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20 Zone A, 10YR 4/3 Zone B, 5YR 4/46S/1E 8S/1E Surface 60 cm 80 cm 40 cm 20 cm 100cm 120cm 1 2 3 4 5 6 8 9 10 11 12 7 13 14 15 Zone C, 2.5YR 3/4 Zone D, 2.5YR 4/4 Figure 3.1. Unit 1, east wall profile showing arbitrary 10 cm levels and soil strata. B2 120cm 100cm 80 cm B7Zone C, 5YR 4/6B9 B8Zone B, 5YR 4/6 Mottled with 10YR 5/4B6 B5 B4 B3 20 cm 40 cm 60 cm 2S/6EA2Zone A, 10YR 5/4B1 A3 A4Surface 0S/6EA1 Figure 3.2. Unit 2, west wall profile showing arbitrary 10 cm levels and soil strata.

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cm), and one Elora (Cambron and Hulse 1990:46) projectile point (TQ) from Level 13. In addition, Unit 1 produced 243 (981.4 g) ceramic sherds and one effigy adorno (Figure 4.21). No features were encountered in Unit 1. Unit 2, also measuring 2 x 1-meters (0-2S, 6-7E), was excavated northeast of Unit 1 at the southern perimeter of the cultivated field with the goal of obtaining data with minimal disturbance from cultivation and terracing. Unit 2 was excavated to a maximum depth of 130 cm. Soils in this unit consist of ~30 cm of grayish brown sandy loam over reddish brown sandy loam. Some evidence of mixing of soils between these two zones is evident within the unit profile (Figure 3.2). Unit 2 produced 454 (388.9 g) lithic artifacts which included core fragments, flakes, preform/tool fragments, informal tools, and shatter. Formal tools recovered include one Madison-like (Cambron and Hulse 1990:84) projectile point (MWQ) from Level A4 (30-40 cm), one bifacial stemmed knife (CPC) from Level B3 (60-70 cm), and one bifacial stemmed knife (CPC) from Level B7 (100-110 cm). In addition, Unit 2 produced 623 (1773.1g) ceramic sherds. Unit 2 contained a pottery concentration designated as Feature 1 (Figure 3.5). Unit 3, also measuring 2 x 1-meters (10-12N, 20-21E), was also excavated at the southern perimeter of the cultivated field with the goal of obtaining data with minimal disturbance from cultivation and terracing. Unit 3 was excavated to a maximum depth of 120 cm. Soils in this unit consist of ~30 cm of grayish brown sandy loam over reddish brown sandy loam. A shallow midden zone designated as Feature 2 was encountered approximately 30 cm below surface (Figures 3.3, 3.6). Mottled stains 21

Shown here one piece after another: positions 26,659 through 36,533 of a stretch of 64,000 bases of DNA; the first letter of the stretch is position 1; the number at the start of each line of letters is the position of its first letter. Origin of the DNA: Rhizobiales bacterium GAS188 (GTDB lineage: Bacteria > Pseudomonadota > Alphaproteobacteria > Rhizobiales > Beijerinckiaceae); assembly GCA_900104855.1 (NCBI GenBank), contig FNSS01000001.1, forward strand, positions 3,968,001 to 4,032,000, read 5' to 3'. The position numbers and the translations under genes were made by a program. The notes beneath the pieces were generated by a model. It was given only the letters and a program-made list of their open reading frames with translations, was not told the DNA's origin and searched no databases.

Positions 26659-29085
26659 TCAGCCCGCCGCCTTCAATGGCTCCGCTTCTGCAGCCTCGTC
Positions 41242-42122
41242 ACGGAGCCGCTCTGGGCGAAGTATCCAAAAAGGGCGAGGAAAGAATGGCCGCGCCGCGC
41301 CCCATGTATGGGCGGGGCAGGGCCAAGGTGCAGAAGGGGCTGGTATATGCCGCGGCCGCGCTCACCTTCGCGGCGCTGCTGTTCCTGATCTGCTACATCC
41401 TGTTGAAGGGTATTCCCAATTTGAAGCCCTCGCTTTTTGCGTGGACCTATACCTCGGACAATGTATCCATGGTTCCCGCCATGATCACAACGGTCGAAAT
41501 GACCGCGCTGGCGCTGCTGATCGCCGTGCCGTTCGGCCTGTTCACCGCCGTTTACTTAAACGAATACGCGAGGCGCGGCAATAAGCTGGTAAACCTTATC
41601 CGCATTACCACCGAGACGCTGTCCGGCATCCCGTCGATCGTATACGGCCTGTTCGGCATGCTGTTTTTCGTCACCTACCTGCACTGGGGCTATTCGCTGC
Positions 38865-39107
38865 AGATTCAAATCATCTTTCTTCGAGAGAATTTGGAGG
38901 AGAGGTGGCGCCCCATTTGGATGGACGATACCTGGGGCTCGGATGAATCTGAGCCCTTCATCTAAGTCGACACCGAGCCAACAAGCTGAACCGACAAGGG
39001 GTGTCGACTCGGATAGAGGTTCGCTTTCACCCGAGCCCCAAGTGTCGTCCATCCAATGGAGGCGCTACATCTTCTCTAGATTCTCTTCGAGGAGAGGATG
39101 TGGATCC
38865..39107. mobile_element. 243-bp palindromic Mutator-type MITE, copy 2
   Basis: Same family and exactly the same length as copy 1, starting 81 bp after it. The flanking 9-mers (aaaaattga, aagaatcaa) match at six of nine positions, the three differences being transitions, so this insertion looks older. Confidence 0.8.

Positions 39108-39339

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depicted within the east wall profile of this unit (Figure 3.3) are considered the result of floral-turbation. Unit 3 produced 609 (555.4 g) lithic artifacts which included core fragments, flakes, preform/tool fragments, informal tools, and shatter. Formal tools recovered include one Hamilton (Cambron and Hulse 1990: 64) projectile point (CPC) from Level A4 (30-40 cm), one Pidgeon Creek (Powell 1990: 46) projectile point (TQ) from Level B1 (40-50 cm), one Ledbetter (Cambron and Hulse 1990: 130) projectile point/knife (TQ) from Level B5 (80-90 cm) and one expanded base projectile point/knife (CPC) from Level B6 (90-100 cm). In addition, Unit 3 produced 1,158 (1,826.1 g) ceramic sherds. This unit also produced a moderate amount of bone fragments, including one identifiable white-tailed deer ( Odocoileus virginianus ) left tibia from Level A4. Unit 4, measuring 2 x 1-meters (50-52N, 0-1E), was excavated within the adjacent cultivated field in order to obtain data away from Mound B and also to determine the extent of damage to site stratigraphy from farming related activities. The location of Unit 4 also served as a preliminary test of Sears's (1959) hypothesis concerning a plaza in this vicinity of the site. Unit 4 produced the lowest amounts of cultural material and was excavated to a maximum depth of 100 cm below surface. Soils in this unit consisted of a medium brown sandy loam plowzone over reddish brown sandy loam subsoils (Figure 3.4). Unit 4 produced 111 (105.6 g) lithic artifacts which included core fragments, flakes, preform/tool fragments, informal tools, and shatter. Formal tools recovered include one ambiguous projectile point/knife from Level B1 (30-40 cm). In addition, Unit 4 produced 130 (419.7 g) ceramic sherds. Two fiber-tempered body sherds were 22

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23 60 cm B2 Zone B, 2.5YR 4/8 120cm 80 cm 100cm B7 B8 B6 B5 B3 B4 Zone A, 7.5YR 4/4Surface 40 cm 20 cmMottled Stain Feature 2, 7.5YR 3/412N/21EA4Mottled StainB1 A3 A210N/21EA1 Figure 3.3. Unit 3, east wall profile showing arbitrary 10 cm levels and soil strata. SurfaceZone A, 10YR 5/6 Root 60 cm 80 cm 40 cm 20 cm 100cm A1 A2 A3 B1 B2 B3 B4 B5 B6 B7 B8 Zone B, 2.5YR 4/852N/0E 50N/0E Figure 3.4. Unit 4, west wall profile showing arbitrary 10 cm levels and soil strata.